In the same vein, it’s a good idea to wear separate “work clothes” instead of sliding right into the business day while still in your pajamas. Now, that doesn’t mean you need to put on a three-piece suit, pantyhose or high heels to be productive.

Instead, try a pair of comfortable joggers, yoga pants, or other athleisure clothing — as long as it’s something different than the duds you lounge around in. Make sure to put your shoes on, too.

6. There’s an App for That

Are you the kind of person who finds it motivating to write — and then check off — items on a to-do list? If so, then by all means write out your list each day. There are also a wealth of motivational, habit tracking, and productivity charting iPhone and Android apps.

Some of these let you connect to other users or post to your social media, which can he helpful if you struggle to stay accountable. For other users, just being able to tap that “done” button on each goal, or seeing a streak of good habits, is super rewarding.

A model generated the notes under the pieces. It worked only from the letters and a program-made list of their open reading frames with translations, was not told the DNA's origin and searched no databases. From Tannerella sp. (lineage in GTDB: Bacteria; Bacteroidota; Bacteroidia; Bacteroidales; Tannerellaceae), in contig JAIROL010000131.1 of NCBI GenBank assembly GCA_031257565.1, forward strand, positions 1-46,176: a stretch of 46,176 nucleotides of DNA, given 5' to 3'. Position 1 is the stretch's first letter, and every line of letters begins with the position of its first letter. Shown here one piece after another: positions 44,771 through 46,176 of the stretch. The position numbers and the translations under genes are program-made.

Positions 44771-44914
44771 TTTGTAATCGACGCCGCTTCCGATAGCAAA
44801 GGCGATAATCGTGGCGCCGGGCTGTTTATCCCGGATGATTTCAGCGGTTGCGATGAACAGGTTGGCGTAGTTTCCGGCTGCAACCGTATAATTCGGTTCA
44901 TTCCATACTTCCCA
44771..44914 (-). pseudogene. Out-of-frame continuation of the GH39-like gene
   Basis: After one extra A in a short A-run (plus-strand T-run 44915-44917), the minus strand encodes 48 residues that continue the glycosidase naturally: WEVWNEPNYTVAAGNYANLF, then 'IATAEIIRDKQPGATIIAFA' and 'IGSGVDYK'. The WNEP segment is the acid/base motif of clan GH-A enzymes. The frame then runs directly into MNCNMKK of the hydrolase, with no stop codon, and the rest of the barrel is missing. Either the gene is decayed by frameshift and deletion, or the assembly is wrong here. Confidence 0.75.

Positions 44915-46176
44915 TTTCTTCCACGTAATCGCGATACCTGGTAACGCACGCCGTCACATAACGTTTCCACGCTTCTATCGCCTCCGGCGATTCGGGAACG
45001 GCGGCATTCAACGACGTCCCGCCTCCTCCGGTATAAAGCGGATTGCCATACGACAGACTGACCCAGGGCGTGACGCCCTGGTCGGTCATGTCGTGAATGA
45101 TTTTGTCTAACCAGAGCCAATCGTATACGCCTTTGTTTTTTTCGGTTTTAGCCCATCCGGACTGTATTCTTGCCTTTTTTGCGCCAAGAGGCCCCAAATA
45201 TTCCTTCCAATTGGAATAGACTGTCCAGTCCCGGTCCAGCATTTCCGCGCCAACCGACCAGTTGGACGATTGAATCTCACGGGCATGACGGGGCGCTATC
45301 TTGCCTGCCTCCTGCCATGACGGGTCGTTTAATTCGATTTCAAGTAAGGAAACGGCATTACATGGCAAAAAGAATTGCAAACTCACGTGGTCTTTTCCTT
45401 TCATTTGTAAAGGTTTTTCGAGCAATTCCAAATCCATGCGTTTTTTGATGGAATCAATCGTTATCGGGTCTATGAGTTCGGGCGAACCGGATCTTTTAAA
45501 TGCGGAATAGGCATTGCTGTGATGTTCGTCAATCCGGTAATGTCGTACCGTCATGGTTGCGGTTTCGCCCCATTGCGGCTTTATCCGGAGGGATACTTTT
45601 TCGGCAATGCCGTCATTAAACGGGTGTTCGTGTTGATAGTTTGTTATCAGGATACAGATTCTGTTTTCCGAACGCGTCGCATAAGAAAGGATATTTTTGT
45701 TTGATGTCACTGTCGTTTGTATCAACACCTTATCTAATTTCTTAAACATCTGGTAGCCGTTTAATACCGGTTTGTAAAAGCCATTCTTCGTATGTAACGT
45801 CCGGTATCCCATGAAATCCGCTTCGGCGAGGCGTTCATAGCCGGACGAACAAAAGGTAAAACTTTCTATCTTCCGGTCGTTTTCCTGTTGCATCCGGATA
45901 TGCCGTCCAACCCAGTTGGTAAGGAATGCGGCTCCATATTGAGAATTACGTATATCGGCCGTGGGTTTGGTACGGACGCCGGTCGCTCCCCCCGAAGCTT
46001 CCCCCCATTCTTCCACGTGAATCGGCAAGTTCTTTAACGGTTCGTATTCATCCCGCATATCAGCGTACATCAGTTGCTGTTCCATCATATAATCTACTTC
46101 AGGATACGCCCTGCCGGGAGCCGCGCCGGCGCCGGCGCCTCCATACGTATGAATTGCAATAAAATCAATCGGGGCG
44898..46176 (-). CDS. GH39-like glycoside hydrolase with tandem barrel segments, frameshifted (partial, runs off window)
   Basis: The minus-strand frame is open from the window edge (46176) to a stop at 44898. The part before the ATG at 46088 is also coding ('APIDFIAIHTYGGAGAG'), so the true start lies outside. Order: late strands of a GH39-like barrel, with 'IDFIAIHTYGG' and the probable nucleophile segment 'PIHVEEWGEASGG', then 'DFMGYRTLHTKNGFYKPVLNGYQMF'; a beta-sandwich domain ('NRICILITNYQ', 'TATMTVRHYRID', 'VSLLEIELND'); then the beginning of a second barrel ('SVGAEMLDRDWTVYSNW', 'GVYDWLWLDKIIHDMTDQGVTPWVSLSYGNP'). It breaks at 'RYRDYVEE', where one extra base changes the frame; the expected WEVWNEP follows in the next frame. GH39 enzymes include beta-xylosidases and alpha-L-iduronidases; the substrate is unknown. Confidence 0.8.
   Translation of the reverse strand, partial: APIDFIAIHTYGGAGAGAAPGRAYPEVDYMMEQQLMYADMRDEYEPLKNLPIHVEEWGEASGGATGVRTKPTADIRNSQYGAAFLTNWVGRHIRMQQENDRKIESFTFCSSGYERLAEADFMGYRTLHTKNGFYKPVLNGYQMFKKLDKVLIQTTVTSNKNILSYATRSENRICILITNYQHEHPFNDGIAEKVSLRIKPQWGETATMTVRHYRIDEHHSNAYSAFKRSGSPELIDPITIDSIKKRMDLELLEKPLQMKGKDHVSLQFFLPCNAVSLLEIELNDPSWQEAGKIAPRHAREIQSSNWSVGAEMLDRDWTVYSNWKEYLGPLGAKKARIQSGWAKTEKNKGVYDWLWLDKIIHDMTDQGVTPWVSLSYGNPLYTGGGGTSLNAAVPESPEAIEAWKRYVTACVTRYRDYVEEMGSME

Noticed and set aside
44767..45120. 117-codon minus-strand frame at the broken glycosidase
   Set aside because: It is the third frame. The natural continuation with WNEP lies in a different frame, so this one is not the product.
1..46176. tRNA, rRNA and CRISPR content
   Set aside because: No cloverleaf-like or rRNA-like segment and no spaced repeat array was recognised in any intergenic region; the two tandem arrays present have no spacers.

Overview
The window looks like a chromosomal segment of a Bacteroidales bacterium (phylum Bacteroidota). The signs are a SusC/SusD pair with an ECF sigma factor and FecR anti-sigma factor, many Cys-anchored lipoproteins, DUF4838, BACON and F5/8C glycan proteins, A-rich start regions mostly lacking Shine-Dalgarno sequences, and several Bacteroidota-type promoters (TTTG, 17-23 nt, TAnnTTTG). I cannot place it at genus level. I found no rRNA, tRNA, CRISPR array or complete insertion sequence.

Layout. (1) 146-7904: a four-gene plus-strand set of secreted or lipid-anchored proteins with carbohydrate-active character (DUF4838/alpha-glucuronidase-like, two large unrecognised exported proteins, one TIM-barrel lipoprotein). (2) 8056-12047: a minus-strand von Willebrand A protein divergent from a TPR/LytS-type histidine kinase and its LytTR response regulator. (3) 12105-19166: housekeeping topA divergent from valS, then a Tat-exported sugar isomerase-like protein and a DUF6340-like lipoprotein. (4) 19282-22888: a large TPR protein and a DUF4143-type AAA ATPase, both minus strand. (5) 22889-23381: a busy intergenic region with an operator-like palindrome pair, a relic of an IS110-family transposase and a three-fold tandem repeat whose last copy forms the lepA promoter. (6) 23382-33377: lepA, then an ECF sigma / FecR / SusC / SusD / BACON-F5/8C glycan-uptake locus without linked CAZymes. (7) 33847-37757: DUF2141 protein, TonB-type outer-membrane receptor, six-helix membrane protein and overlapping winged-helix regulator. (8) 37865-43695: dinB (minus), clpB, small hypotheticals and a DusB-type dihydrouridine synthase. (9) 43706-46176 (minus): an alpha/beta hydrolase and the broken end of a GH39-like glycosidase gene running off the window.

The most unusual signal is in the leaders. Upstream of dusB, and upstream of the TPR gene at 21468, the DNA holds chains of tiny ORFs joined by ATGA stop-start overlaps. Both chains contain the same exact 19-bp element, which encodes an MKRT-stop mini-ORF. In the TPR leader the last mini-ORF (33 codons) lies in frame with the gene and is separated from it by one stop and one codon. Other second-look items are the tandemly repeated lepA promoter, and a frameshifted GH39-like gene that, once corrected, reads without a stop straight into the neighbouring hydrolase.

7. Recognize that Working from Home Isn’t for Everyone

So you’ve given telecommuting or freelancing or flex time the ol’ college try, but you’re just not thriving? That’s OK too. There are some people who simply don’t do their best work when left to their own devices.

Very extroverted or collaborative people may miss the face-to-face interaction that an office atmosphere provides. They can find it hard to hit their stride when isolated at home. There’s nothing wrong with recognizing your own working style and adjusting your professional circumstances accordingly — in fact, it’s admirably self-aware.

Wrapping Up

It might take you some time and experimentation before you hit your work-from-home stride. Remember that this can be a big adjustment, especially if you’ve recently switched careers or are just starting out as a telecommuter. So give yourself some time, try a few different approaches, and if all else fails, you can always switch back to working from work!

We hope you’ve found this list of tips helpful, but we would also love to hear if you have any hints or hacks. Let us know if you’ve learned how to stay productive in the comment section below!